Round 11, 2023 v Collingwood: Phases of play

When comparing top sides with ones on the lower rungs, some differences are obvious and not worth highlighting.

But other differences aren’t as glaring, and these were the ones that cost North Melbourne against Collingwood on Sunday.

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There are a handful of new features to enjoy, plus a refresh of some favourites, and simplified tiers. Here’s the link to the Patreon page.

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When the lower team walks away from a match with some variation of, ‘we did a lot right, but…’, it tends to mean the longer the game was in open play, the more their limitations came to the fore.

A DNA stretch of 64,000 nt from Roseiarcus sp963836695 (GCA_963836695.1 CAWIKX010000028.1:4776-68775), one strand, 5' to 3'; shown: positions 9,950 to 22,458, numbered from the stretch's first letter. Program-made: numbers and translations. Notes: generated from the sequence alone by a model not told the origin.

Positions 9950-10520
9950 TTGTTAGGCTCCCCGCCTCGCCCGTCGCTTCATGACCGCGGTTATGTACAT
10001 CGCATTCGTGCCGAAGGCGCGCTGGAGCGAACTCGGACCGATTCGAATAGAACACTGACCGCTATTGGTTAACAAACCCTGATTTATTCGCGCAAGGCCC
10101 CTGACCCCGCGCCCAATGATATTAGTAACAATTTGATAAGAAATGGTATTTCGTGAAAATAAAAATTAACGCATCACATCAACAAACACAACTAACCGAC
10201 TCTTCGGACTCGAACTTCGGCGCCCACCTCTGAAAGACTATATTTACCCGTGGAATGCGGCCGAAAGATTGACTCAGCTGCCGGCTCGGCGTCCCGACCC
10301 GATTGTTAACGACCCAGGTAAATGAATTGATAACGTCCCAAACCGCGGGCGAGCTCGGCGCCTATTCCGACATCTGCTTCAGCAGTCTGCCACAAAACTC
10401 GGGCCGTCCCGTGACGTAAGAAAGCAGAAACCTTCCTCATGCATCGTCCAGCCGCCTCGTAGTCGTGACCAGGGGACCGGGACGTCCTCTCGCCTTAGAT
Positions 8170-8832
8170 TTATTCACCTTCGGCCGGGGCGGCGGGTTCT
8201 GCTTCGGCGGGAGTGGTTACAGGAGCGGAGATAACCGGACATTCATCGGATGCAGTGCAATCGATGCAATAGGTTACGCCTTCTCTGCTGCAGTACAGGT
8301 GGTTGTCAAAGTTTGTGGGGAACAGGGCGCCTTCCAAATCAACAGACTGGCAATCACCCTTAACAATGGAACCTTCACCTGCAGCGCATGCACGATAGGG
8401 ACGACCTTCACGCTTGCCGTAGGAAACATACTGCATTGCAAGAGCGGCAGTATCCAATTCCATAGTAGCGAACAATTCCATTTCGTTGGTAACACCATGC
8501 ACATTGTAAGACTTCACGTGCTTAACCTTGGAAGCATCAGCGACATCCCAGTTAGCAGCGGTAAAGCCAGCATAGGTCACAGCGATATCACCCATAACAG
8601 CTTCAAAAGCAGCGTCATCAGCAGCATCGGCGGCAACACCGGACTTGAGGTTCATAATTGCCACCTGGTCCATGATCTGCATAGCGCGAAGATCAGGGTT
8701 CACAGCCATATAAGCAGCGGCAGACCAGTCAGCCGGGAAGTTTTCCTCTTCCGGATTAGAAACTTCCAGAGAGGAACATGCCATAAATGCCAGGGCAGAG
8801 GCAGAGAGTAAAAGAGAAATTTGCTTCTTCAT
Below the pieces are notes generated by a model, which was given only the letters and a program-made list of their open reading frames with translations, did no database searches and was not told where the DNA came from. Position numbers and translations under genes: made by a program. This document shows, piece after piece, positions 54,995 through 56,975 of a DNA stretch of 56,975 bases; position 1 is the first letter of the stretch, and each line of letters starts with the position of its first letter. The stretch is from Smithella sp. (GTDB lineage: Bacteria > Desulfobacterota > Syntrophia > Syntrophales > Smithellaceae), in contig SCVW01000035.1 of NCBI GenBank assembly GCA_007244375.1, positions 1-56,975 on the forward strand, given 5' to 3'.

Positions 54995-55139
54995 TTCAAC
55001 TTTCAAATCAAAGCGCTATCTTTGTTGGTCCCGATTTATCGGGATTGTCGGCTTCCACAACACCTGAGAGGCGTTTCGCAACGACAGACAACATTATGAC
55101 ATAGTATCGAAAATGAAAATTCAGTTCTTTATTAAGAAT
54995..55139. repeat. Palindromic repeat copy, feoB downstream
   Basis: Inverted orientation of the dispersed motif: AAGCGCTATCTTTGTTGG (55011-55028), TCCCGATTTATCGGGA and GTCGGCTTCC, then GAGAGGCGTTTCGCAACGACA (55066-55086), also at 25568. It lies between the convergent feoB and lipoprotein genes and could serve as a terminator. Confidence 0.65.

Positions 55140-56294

Over the course of 2023, I’ve highlighted how North’s number one strength is currently their clearance work.

In coming up against the best clearance side in the competition through 10 rounds – Collingwood ranked first in scores from stoppages differential – it was always going to be a tough test at the source.

But North passed the test well, basically breaking even in clearance count (35-33) and scores from clearances (5.7.37 to 6.2.38).

At stoppages, North have built a relatively solid base to both attack from…

…and defend from, preventing clean exits and forcing opposition first possessions into turnovers.